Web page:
Bum Phillips is a bum coach after all. He blew Houston's best chance of beating the Pittsburgh Steelers today as surely as TV commercials follow punts in the NFL. There was only one way the Oilers could win here -- and Phillips wasn't bold enough to try it.
But abuse was being piled on the Oilers coach's head for the wrong reasons after the Steelers' 31-17 victory. He should have gone for the first down on fourth and inches late in the third quarter with the game tied, most everyone said. Or he should have run Earl Campbell more than 13 times.
Nonsense. Anyone second-guessing Phillips for those two moves doesn't know a football from a foot fault. Nobody beats the Steelers running and no rational coach takes such a gamble with so much time left in the game.
The bummer by Bum came much earlier, before the opening kickoff, before the final tactics even were set and anyone began screwing on his game face. He could have given his team just the edge it needed, but either failed to consider such an inspirational move or would not follow his instincts.
To win today, the Oilers should have captured Jo Jo Starbuck earlier this week. They should have tied her skates together and -- above all -- gagged her until dusk settled over Three Rivers Stadium today.
Most NFL thinkers agree that the only way to beat the Steelers is to scramble quarterback Terry Bradshaw's mind. And until a few days ago that seemed to have been done for the Oilers. Even Bradshaw admitted that his apparently certain breakup with his wife Jo Jo had affected him deeply -- and that this might well hamper his regular-season performance.
But late this week came a bulletin that the Bradshaw fam-a-lee might be reunited. Terry and Jo Jo had been talking and a reconciliation seemed not only possible but possibly imminent.
If they had not talked, or if Bum had somehow kept them from talking just a bit longer, Bradshaw's passes today might have sailed so high even the Steelers' sure-handed acrobats could not have touched them.
And any team clever enough to steal the San Diego Chargers' sideline-to-quarterback signals during a playoff game, as Houston did last season, surely can concoct a way to hold a harmless figure skater hostage for a few days.
Having failed to execute so obvious a ploy, the Oilers then slugged through much of today as though they were playing catch with a pig instead of a pigskin. Never in a game has one team made so many impossible catches and the other dropped so many easy chances.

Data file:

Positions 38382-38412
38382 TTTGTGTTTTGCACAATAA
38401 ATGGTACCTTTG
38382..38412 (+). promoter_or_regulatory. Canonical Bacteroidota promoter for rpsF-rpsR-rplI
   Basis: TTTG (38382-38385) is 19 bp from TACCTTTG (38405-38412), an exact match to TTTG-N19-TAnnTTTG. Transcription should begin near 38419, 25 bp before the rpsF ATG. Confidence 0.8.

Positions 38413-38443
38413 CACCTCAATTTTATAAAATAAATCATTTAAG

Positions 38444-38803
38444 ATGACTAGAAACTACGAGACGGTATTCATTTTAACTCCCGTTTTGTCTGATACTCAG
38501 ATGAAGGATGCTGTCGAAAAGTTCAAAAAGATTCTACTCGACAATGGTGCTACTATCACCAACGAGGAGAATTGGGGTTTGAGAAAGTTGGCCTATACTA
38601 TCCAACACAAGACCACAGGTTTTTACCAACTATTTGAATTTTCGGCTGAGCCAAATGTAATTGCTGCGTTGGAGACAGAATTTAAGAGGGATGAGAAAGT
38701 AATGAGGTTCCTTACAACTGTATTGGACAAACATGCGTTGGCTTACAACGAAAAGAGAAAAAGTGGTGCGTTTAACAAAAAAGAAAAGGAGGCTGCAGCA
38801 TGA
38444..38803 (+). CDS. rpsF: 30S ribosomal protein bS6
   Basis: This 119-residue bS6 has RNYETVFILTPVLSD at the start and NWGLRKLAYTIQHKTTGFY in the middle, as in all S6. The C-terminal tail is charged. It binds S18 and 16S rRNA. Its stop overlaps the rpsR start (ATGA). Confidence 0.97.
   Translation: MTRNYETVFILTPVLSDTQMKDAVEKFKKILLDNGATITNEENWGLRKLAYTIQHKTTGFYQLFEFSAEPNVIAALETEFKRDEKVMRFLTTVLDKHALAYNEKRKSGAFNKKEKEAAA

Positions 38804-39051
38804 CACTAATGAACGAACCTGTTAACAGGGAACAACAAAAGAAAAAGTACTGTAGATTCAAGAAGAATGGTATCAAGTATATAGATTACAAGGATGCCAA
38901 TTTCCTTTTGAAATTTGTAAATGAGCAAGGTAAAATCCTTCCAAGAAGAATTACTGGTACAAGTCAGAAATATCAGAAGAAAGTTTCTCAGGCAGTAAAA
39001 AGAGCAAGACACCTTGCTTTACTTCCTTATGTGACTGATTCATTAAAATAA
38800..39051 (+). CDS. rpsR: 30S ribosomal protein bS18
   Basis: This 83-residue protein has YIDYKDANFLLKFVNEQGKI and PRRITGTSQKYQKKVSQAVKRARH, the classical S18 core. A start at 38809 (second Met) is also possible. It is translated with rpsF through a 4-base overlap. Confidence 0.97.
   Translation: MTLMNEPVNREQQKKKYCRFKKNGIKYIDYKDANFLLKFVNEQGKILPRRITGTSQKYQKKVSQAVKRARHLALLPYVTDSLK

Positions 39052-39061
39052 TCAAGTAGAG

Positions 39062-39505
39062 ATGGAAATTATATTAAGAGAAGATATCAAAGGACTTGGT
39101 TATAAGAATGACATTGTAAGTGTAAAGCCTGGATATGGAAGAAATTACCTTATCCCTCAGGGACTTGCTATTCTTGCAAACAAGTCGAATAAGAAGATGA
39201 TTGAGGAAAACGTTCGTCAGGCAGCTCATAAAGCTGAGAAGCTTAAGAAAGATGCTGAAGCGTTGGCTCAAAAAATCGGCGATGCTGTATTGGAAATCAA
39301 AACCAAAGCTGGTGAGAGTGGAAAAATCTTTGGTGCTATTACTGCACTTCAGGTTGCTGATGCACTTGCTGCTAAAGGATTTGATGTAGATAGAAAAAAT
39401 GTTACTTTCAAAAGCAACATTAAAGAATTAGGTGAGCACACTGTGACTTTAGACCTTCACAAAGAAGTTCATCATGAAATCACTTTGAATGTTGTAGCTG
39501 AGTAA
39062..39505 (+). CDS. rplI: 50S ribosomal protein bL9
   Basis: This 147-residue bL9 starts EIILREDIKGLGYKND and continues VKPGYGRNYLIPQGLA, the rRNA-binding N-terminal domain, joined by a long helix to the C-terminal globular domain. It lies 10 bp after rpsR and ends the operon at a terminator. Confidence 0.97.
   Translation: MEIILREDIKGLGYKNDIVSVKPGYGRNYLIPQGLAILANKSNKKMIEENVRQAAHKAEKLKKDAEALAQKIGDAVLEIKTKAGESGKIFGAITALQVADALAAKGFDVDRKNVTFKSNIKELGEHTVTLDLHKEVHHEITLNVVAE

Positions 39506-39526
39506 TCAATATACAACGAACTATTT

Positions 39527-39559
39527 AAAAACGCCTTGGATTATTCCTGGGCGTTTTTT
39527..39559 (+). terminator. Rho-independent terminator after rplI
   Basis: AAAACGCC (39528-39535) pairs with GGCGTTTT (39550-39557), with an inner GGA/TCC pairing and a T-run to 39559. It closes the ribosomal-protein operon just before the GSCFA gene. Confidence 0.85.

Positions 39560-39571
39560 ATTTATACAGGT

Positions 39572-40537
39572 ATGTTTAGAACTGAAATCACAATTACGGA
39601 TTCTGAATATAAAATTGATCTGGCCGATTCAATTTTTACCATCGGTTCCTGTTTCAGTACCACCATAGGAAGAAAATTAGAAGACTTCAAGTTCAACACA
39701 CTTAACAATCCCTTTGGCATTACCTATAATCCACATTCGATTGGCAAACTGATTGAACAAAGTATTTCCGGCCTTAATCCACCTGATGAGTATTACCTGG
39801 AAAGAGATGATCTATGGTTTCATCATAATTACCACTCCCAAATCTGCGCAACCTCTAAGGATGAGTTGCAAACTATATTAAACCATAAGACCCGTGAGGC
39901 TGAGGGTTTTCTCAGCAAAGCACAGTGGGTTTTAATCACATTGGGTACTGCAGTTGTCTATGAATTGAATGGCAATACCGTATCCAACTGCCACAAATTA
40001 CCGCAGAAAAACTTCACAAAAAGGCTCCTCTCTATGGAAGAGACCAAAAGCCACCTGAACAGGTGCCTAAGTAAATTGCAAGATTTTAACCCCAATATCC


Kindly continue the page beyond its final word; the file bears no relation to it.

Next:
For one frightening quarter, it appeared possible that the Steelers not only had taken the drama from the first game but also from the entire season. In 15 minutes, all the anticipation for this game and this season went flat.
Poof. The Steelers ripped off 17 points against the alleged second-best team in the Nfl as though it were some collection of playground goofs. Which meant everyone else would be playing for second place, so we could safely snooze through the regular season and wake up just befor the Super Bowl without missing anything important.
Then our offense tried to play Rip Van Winkle," said Steeler Joe Greene. And since the defense already was sleeping in the third quarter, the Oilers hustled into a 17-17 tie. Much was made about the Oilers scoring an upset had they made that first down Phillips would not let them attempt near the Steeler 45.
"We would have gone after it," Lynn Swann said. "So should they."
"No they shouldn't have," Greene insisted less than five yards away.
Even if Campbell had made the first down, it says here the Steelers still would have found a way to win. Either from the offense or the defense. Jack Lambert would have knocked some Oiler senseless at exactly the right moment or those spectacular Steeler S's -- Swann, Stallworth and Smith -- would have soared to mezzanine height and made another unimaginable catch seem routine.
"If we have the concentration," Swann said of the offense, "we're capable of these type games from week to week. The catches we made are what separate us from ordinary receivers."
As Swann was gloating in his elegant way, the best of the Steeler receivers today, Stallworth, was gliding from reporters and strapping enormous ice packs to each of his knees.
The man who leaps tall buildings to grab Bradshaw's bullets scarcely was able to walk an hour after the game. He was flat on his back, his head propped on a pillow, his eyes closed and a smile painted to his face.
"Most other receivers won't take chances like we will," Swann said. "They catch as many balls, but does that make them good receivers or just able to make the routine catches?"
Although they won impressively, the Steelers were mortal enough to make some teams -- the Oilers included -- believe upsets are possible this season. The Pittsburgh pass rush hardly is awesome and the running game seems stagnant at times.
And their minds might wander rather frequently against the dregs of the league, which to the Steelers are all but a few teams.
In important games, though, when they truly care, such as today, the Steelers can be a joy to behold.
"For every game," Greene said, "he (Coach Chuck Noll) has a point that he continuously drives home."
"It's the opener. Chuck's a romantic. He loves opening games. Today it was win one for the coach. He didn't say Gipper or anything, just get this one for the coach."